Ten’s use of its catch-up service Tenplay as a way to scramble up more viewers has Nicole Turley, chief investment officer at MediaCom putting her hands together for the network.
“Ten has done particular well at this, and in many ways needed to,” she said.
“Ten’s leading the charge in terms of having previews and trying to build momentum around their audiences. It makes sense for them to release their content earlier.”
Catch-up services used to be purely that, a catch-up service, however recently TV networks such as Ten are beginning to offer online only content and VIP showings instead of using the service as a place to re-broadcast programs.
Just last week Ten released the first episode of the fifth season of the widely acclaimed drama Offspring for 48 hours or up to 20,000 views, whichever came first.
The preview garnered 20,000 views in under 24 hours, the “fastest that we’ve ever reached the viewing limit,” according to Ten’s chief digital officer Rebekah Horne.
“Expectations and behaviours around media consumptions, plus the voracious appetite for premium content such as Puberty Blues and Offspring, provides new opportunities to drive engagement, word of mouth and social buzz from fans who have previewed the shows prior to broadcast,” she said.
“This is an invaluable way to drive awareness and interest in the broadcast of these shows.”
While the exclusive content available on Tenplay may have been well received, Steve Allen at Fusion says the network’s ratings weren’t really affected.
“Did not seem to do much for its ratings even though the ‘views’ as publicised, were pretty impressive.
“It is another form of promotion and sampling to build word of mouth and anticipation,” he said, adding that ultimately it’s another form of trying to up the viewership.
Jane Clinch, digital director of Vizeum Sydney agrees with Turley that Ten is one of the networks currently at the head of the pack on this, arguing Seven and Nine generally use the catch-up service for its original purpose.
“Seven and Nine are yet to implement this kind of strategy, they seem more focused on using online for extended program content or just catch up,” she said.
“Networks like Ten, SBS and ABC are focusing on their brands in the over-arching sense, promoting programs across their platforms and really considering today’s audience behaviour.
“So long as Seven and Nine continue to significantly lead the TV market and make larger margins and profits from TV I think they will continue to push broadcast first and foremost, with online platforms being a secondary consideration.”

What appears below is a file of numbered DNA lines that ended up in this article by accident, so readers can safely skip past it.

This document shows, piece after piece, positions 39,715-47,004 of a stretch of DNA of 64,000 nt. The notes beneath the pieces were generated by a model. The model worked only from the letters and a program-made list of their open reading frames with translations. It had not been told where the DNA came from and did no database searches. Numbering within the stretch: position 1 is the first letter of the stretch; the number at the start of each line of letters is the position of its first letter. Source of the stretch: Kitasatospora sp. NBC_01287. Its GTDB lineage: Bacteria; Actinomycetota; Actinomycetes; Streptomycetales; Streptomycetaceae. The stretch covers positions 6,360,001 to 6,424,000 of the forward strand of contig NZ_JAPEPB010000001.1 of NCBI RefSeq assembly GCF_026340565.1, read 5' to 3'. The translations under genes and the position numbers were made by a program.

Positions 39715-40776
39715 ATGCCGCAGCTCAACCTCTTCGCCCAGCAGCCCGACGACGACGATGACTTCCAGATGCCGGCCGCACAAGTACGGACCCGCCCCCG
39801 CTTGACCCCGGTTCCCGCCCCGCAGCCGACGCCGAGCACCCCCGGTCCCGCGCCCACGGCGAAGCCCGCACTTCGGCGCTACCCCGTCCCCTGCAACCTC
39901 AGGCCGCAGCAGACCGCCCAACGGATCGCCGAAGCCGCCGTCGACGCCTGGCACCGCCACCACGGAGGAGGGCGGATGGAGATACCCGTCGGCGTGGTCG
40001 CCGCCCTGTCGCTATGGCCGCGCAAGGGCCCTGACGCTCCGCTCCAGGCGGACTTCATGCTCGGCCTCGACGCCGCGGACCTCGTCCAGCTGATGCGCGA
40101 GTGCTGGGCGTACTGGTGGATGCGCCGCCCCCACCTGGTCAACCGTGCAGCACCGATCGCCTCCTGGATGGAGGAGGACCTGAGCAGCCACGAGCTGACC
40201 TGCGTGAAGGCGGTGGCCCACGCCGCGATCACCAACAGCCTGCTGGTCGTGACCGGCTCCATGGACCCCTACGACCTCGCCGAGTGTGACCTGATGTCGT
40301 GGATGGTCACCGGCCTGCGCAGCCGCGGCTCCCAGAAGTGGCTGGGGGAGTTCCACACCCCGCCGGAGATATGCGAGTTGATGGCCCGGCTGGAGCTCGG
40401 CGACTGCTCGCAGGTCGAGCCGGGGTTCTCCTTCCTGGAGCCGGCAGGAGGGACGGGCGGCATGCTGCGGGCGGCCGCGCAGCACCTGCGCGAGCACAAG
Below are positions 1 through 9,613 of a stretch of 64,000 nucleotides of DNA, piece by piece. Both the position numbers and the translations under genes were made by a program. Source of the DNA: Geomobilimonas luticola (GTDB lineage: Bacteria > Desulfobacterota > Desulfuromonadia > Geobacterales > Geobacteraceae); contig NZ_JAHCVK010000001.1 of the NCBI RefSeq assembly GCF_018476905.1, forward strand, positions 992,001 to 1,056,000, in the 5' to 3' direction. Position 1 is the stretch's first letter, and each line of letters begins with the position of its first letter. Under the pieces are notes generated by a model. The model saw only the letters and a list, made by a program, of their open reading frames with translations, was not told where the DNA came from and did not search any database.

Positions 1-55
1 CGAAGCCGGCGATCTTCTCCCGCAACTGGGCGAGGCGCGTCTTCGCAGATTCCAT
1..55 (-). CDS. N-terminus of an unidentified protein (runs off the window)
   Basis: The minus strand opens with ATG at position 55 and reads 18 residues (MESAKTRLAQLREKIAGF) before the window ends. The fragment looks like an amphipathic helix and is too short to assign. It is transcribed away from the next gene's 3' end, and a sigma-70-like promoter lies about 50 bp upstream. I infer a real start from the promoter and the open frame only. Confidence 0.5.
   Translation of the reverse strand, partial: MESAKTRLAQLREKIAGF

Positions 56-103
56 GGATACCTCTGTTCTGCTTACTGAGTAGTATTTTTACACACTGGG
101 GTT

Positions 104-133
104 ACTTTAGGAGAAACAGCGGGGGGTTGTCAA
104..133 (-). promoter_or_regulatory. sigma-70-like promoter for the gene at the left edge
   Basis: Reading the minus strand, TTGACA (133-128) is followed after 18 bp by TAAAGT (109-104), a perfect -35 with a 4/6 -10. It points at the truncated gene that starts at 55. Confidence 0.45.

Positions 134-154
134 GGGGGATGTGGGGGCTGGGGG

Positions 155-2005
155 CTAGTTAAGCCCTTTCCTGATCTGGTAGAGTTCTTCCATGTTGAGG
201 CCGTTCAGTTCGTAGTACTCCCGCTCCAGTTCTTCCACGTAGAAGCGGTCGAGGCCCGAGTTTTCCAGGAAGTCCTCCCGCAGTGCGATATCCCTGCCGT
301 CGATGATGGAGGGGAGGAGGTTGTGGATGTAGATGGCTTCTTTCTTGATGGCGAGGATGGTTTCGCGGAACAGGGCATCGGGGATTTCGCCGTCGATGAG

However according to a Yahoo!7 spokesperson, the catch-up service for Seven (Plus7) is already exuding exclusive content on its site.
The site is benefitting from the company’s global content deals such as the back catalogue of Saturday Night Live and original Yahoo!7 content such as The Flip Side, Sketchy, Losing It with John Stamos, Tiny Commando and First Dates.
These programs helped the catch-up service grab five million full episode streams.
Also in support of the season two premiere of A Place to Call Home, Seven uploaded the entire first season for the audience to binge-watch on.
“This is the first Yahoo!7 has released content in a full season and it was very well received, collectively the first seasons’ episodes achieved 100,000 full episode streams,” the spokesperson said.
Nine has also released four episodes of Love Child prior to its TV broadcast earlier this year, with the network claiming they were the first to utilise this tactic.
Victoria Buchan, director of communications and public relations at Nine said: “We had a massive success with it and it certainly was the first time anyone had done it, and obviously Ten noticed the success and have copied it with Offspring.”
Clinch suggests that when Netflix becomes available in Australia this might force the networks to change up their tactics and even though a lot of Aussies are currently accessing the streaming service illegally, the number is “not enough to persuade the larger networks to take notice”.
“Although the fact that we are already the leading nation in illegal downloading hasn’t seemed to make much of an impact to Seven or Nine,” she said.
Sebastian Rennie, chief investment officer at MEC, believes the uploading of exclusive content can be a tactic to hype up the program on social media and get people talking.
“If you can show someone a new episode or sneak a peek, hopefully they will become rating recruiters as they can comment on social media, so it can be used a tactic to help market show as well as a tactic for content demand,” he said.
The audience profiles and genres of the programs are also crucial elements within TV, with Rennie believing Ten are “playing to people’s wants and needs”.
Clinch from Vizeum agrees: “Broadcasting online first/offering seasons upfront works for certain types of programs like drama or comedy series.
“However I can’t imagine reality TV will be offering a season upfront, with the whole formula based on cliff hangers and live decisions and results.”
Ultimately Clinch believes there are a number of tactics networks are testing the waters on in order to keep their audiences.
“I’d like to see a time where it didn’t matter whether a person watched a program online or on TV, but the reality is TV ratings and revenue are the priority for most networks. Networks that continue to test different cross platform broadcast options will lead this space.”
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